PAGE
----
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Promise and Progress - Immune Cell Commander

The Time is Now: 2010-2011

Immune Cell Commander

Date: November 11, 2010


Immunity, June 19, 2009

In the world of cancer immunity, there are commanders and soldiers. Researchers led by Jonathan Powell, M.D., Ph.D., believe they have identified a commander.  They say an enzyme known as mTOR plays a crucial role in directing immune soldier cells known as T-cells toward disease-causing offenders, making it a potential therapeutic target to promote immunity in diseases, including cancer.

T cells come in several varieties and respond to a broad array of environmental signals. When activated, they decide which type of cell to change into to best do a necessary job. For example, Th1 cells help fight cancer or viruses, Th2 cells help fight parasites but also promote allergy and asthma, and Th17 cells help fight bacterial infections.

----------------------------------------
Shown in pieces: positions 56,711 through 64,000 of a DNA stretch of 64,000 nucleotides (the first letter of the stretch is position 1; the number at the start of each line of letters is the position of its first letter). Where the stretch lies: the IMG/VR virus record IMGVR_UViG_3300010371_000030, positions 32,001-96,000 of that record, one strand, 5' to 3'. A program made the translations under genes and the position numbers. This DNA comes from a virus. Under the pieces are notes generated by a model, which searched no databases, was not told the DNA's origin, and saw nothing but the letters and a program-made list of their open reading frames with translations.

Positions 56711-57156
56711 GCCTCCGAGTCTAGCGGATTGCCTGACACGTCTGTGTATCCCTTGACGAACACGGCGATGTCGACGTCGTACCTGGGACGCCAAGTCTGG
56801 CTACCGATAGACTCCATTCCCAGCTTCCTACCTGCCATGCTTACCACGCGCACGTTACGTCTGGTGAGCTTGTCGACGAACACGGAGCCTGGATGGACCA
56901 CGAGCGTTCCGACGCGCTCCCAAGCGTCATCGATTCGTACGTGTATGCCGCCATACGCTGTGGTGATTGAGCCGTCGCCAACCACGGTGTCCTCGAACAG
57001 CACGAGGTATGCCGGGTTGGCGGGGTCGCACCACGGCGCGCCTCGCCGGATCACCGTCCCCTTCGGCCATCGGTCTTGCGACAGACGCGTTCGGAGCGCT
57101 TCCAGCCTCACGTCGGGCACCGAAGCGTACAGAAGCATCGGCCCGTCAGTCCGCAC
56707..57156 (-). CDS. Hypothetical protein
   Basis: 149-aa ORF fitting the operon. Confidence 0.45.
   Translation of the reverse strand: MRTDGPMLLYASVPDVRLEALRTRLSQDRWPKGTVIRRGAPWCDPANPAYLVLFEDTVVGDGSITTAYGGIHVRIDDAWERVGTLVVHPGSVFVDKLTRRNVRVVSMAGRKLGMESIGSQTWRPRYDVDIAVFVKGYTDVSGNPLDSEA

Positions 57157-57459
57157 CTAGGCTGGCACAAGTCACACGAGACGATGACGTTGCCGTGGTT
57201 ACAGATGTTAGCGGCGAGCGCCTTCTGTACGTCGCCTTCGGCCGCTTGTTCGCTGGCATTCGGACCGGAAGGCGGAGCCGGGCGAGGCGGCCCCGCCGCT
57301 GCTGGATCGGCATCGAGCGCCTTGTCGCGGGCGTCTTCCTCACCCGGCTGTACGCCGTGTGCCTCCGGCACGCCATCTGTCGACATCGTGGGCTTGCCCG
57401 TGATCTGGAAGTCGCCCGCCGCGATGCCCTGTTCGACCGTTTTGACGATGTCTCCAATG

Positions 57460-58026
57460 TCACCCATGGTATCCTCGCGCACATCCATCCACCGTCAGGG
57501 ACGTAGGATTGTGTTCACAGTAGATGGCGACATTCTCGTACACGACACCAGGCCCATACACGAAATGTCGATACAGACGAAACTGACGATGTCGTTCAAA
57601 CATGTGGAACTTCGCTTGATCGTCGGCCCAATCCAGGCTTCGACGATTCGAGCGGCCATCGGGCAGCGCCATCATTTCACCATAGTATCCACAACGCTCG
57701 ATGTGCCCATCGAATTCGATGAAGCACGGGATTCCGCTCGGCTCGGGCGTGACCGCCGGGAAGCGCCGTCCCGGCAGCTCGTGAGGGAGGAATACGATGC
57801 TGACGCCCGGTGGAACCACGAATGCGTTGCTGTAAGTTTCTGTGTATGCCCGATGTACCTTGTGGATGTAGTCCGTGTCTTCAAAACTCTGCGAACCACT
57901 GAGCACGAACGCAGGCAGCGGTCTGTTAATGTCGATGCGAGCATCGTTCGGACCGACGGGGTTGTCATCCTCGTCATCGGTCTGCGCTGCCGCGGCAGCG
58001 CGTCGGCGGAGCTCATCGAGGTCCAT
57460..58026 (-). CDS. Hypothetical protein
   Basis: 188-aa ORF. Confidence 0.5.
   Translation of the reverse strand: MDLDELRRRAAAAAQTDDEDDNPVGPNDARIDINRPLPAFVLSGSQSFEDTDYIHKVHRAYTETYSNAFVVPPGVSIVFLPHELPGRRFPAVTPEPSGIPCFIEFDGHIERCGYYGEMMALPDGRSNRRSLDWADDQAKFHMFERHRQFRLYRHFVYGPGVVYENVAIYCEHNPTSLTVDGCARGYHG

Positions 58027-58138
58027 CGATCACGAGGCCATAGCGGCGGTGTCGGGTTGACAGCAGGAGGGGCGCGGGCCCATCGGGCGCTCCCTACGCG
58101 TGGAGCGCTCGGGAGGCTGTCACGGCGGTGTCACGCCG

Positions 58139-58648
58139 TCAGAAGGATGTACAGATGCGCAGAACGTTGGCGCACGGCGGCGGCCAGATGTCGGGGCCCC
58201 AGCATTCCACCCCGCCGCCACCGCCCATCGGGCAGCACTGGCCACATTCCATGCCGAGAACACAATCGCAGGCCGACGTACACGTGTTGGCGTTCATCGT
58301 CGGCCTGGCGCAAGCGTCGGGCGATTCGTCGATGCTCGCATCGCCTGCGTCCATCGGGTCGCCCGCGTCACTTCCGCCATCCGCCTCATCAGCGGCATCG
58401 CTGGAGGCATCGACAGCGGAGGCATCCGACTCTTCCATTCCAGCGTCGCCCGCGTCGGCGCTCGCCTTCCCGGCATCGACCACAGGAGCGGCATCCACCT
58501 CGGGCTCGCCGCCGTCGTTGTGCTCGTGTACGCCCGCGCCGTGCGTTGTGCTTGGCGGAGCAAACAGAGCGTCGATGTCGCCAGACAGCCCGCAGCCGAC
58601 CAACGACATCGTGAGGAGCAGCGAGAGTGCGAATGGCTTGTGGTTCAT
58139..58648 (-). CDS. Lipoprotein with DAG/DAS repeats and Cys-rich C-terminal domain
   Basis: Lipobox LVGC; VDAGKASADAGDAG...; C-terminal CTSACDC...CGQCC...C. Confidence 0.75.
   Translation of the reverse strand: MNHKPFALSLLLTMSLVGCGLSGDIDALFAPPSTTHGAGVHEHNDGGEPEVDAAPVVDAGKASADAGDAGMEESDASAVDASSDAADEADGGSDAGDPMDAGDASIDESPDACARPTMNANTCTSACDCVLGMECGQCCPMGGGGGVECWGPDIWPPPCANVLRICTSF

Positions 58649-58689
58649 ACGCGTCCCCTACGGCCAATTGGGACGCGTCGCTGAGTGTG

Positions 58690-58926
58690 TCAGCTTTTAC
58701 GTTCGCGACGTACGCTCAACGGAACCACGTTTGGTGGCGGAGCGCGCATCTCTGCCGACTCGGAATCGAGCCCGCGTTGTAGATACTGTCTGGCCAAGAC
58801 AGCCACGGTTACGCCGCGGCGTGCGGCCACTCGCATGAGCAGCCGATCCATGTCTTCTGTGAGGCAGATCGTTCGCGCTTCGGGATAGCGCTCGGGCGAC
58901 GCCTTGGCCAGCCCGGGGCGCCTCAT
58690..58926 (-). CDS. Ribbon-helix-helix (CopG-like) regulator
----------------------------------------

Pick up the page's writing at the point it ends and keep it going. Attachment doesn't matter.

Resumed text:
“Our work suggests that mTOR signaling regulates the decision toward which type of cell that T cells become,” Powell says. “Without mTOR, T cells default to become regulatory cells, so signals leading to the activation of mTOR are required to redirect the cells toward active immunity.”

The research already has led to the development of a novel bone marrow transplant approach to curing sickle cell disease and has spurred the development of three cancer clinical trials. Clinician scientist David Loeb, M.D., is investigating whether blocking mTOR signaling can hinder cancer-originating stem cells in sarcoma patients while Douglas Gladstone, M.D.,  and William Matsui, M.D., are looking at mTOR inhibitors as a treatment for mantle cell lymphoma. Ivan Borello, M.D., plans to use a mTOR inhibitor in an attempt to preserve bone in multiple myeloma patients.

The work was supported by the National Cancer Institute and the National Institute for Allergy and Infectious Diseases.

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